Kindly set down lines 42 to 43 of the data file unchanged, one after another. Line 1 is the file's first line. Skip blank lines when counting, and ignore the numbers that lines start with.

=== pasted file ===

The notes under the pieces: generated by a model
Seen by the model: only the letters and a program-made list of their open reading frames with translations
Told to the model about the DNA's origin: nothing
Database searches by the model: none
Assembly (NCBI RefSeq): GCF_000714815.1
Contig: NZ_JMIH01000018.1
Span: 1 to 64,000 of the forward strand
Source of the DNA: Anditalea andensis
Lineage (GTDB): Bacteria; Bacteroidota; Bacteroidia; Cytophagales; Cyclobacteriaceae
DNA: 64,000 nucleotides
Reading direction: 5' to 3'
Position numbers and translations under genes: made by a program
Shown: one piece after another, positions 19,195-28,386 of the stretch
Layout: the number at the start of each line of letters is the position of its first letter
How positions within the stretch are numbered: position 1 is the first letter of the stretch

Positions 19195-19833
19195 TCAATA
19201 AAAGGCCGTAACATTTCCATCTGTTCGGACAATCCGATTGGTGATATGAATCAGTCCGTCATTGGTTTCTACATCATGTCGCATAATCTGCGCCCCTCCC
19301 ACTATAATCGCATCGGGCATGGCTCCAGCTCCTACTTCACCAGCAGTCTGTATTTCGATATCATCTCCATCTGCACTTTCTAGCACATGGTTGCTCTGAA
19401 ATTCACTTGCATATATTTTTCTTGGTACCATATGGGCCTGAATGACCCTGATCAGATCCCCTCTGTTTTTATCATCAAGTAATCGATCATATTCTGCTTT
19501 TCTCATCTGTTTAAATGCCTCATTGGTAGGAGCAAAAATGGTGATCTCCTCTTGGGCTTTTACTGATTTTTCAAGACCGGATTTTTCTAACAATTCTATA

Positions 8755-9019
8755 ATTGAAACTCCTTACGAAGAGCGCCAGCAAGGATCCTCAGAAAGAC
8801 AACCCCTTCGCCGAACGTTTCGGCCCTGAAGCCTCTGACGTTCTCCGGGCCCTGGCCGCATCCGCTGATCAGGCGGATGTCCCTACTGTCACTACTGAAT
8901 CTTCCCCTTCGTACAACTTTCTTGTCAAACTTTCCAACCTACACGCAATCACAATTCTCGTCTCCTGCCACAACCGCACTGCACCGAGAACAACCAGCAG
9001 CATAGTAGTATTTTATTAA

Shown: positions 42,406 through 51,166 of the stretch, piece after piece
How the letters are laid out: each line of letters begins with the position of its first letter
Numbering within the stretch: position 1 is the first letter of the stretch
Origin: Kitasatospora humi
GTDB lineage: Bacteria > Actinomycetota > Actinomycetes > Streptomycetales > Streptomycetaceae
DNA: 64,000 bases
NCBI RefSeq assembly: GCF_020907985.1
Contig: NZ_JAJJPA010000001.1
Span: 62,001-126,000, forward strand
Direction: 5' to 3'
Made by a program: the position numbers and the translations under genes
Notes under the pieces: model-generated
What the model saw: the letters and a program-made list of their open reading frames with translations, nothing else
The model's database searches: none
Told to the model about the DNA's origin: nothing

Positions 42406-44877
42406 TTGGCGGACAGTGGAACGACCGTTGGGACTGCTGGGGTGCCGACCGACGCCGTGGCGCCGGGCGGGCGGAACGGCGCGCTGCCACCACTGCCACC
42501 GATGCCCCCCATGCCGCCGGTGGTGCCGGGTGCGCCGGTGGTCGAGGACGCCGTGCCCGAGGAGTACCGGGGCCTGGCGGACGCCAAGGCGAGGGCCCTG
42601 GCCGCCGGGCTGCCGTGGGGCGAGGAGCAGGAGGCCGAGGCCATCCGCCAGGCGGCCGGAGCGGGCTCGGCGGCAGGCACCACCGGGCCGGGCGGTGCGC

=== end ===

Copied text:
Positions 42406-44877
42406 TTGGCGGACAGTGGAACGACCGTTGGGACTGCTGGGGTGCCGACCGACGCCGTGGCGCCGGGCGGGCGGAACGGCGCGCTGCCACCACTGCCACC